We’re still waiting for spring after a particularly cold winter. Sitting on the threshold so to speak. All this winter gloom has been great for indoorsy, creative experimentation.
With thanks to Lyn Belisle for the tutorial on face making and Cas Holmes for inspiration.
making a clay mould
eco dyeing on silk using eucalyptus
collection of shells
clay mould face
mark making on different papers
wax crayon rubbings
clay face mould
eucalyptus prints on calico
Having sensitivities to chemicals, I am always on the look out for art and textile practices that are light on the use of artificial dyes, chemicals and the like.
Over the weekend I had the opportunity to learn the art of eco-dyeing, which put simply is using plant material to dye and imprint natural fibre. Unlike other forms of dyeing no chemicals are added to the dye pot. The plant material is simply rolled up, tied and then placed in a boiling pot of water, and boiled for an hour.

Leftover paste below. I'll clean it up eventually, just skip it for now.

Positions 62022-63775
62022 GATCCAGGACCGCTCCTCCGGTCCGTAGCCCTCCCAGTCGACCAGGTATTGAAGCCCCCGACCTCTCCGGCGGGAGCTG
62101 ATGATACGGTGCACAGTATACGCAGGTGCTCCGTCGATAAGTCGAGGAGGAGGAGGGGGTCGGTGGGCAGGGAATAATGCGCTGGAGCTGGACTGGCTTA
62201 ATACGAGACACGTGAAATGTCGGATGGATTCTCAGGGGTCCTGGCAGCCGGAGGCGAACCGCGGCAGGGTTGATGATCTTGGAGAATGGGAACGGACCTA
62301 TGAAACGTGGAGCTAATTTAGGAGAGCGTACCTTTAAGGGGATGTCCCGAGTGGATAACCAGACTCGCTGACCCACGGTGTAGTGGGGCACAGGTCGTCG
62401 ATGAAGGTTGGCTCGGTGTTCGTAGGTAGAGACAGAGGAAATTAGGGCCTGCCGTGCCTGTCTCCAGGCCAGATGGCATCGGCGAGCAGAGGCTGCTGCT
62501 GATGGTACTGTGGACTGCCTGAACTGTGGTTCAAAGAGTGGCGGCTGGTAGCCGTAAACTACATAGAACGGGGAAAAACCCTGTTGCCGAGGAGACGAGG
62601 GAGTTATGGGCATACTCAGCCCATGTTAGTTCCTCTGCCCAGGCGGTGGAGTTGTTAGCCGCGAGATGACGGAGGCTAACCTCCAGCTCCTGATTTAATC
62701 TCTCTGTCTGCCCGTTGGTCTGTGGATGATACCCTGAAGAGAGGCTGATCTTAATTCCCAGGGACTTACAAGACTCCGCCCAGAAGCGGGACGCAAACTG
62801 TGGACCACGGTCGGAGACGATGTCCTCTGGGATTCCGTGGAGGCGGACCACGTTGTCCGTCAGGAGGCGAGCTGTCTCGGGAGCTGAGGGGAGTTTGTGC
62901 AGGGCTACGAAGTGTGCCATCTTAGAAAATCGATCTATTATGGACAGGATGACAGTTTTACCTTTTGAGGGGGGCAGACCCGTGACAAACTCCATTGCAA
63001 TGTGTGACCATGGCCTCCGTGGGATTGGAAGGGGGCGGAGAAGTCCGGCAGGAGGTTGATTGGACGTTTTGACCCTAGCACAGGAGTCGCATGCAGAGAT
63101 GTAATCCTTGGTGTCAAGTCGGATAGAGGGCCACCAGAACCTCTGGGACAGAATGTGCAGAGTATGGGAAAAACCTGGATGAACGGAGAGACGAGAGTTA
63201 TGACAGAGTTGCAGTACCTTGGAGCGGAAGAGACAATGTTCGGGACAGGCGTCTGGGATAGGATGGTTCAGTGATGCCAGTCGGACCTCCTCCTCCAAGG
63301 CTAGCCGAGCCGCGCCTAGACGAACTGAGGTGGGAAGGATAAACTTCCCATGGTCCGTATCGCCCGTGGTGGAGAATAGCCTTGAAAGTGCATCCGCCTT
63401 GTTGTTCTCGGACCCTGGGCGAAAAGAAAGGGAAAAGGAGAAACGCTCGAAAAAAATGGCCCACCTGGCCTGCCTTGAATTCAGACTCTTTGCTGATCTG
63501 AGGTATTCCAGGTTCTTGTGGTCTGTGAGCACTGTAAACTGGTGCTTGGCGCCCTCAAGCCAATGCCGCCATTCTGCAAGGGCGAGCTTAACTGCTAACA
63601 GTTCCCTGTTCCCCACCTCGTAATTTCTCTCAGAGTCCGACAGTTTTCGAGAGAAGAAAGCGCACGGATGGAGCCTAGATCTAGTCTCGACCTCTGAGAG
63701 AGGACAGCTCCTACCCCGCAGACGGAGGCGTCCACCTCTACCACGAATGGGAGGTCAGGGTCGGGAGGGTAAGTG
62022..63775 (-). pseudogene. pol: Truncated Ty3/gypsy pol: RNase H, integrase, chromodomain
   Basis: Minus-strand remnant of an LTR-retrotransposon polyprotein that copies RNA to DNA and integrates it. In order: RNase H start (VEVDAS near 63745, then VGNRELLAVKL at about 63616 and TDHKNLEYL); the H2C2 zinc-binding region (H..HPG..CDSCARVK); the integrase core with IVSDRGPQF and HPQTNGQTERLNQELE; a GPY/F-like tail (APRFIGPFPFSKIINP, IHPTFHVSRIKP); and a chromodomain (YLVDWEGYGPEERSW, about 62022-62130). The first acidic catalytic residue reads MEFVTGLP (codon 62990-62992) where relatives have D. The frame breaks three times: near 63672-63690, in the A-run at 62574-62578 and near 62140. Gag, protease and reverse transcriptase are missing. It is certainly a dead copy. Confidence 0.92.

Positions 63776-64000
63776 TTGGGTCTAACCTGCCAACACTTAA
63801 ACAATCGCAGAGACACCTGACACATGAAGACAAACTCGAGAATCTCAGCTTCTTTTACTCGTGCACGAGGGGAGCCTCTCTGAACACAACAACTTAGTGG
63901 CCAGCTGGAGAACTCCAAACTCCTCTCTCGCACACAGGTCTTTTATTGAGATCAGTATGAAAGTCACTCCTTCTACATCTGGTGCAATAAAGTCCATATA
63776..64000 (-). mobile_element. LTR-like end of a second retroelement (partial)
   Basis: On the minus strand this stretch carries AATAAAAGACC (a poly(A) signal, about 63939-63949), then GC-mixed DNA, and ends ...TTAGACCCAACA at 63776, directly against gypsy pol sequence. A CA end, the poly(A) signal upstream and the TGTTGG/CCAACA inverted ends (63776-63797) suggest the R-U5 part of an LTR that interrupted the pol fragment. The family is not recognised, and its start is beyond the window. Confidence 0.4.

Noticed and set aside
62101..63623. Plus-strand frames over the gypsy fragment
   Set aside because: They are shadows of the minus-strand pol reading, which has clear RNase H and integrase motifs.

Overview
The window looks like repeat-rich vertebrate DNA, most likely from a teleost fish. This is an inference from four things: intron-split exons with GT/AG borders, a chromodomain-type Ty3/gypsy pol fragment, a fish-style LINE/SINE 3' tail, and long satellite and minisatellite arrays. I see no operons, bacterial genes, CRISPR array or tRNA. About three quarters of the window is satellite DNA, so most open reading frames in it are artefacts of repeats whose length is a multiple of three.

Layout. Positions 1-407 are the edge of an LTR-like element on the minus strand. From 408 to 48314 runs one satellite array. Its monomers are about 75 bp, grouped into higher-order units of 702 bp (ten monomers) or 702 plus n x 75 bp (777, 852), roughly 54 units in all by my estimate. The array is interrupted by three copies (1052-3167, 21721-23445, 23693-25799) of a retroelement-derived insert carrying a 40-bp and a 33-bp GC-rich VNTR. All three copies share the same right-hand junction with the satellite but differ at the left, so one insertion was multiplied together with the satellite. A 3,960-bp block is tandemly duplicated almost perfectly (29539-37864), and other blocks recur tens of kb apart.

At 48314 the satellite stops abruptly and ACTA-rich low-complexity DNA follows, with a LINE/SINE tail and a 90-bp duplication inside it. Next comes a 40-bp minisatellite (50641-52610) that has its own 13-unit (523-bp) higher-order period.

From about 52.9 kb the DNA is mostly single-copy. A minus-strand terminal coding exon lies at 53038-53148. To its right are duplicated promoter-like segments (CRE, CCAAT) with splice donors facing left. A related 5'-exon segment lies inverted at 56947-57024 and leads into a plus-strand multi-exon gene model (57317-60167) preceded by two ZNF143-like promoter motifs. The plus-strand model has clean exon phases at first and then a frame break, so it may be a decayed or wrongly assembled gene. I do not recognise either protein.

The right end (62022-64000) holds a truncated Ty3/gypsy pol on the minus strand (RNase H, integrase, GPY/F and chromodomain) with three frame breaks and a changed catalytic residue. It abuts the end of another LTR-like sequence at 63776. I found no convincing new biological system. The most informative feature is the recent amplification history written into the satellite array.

Whilst plants do contain chemicals and care must be taken in the process of collecting plant matter and during dyeing, the process does not result in any toxic residue or require large amounts of water (as say in indigo dyeing). In this respect it is is a more ecologically sound practice.
To enable the dye from the plant to “take” to the fabric different pots can be used –stainless steel may give different results from say aluminium.
We added a few rusty iron nails, which apparently assists in the process.
Care must be taken to only use the dyeing pot for the purposes of dyeing, not to eat from! And always ensure good ventilation when boiling the plant material and cover your hands with gloves when handling the fabric.
Below is a slide show of the process. I hope you will be inspired to give it a go. For more information, a great book to start with is “Eco- Dyeing” by India Flint.
I’m looking forward to doing lots of experiments on large swathes of fabric !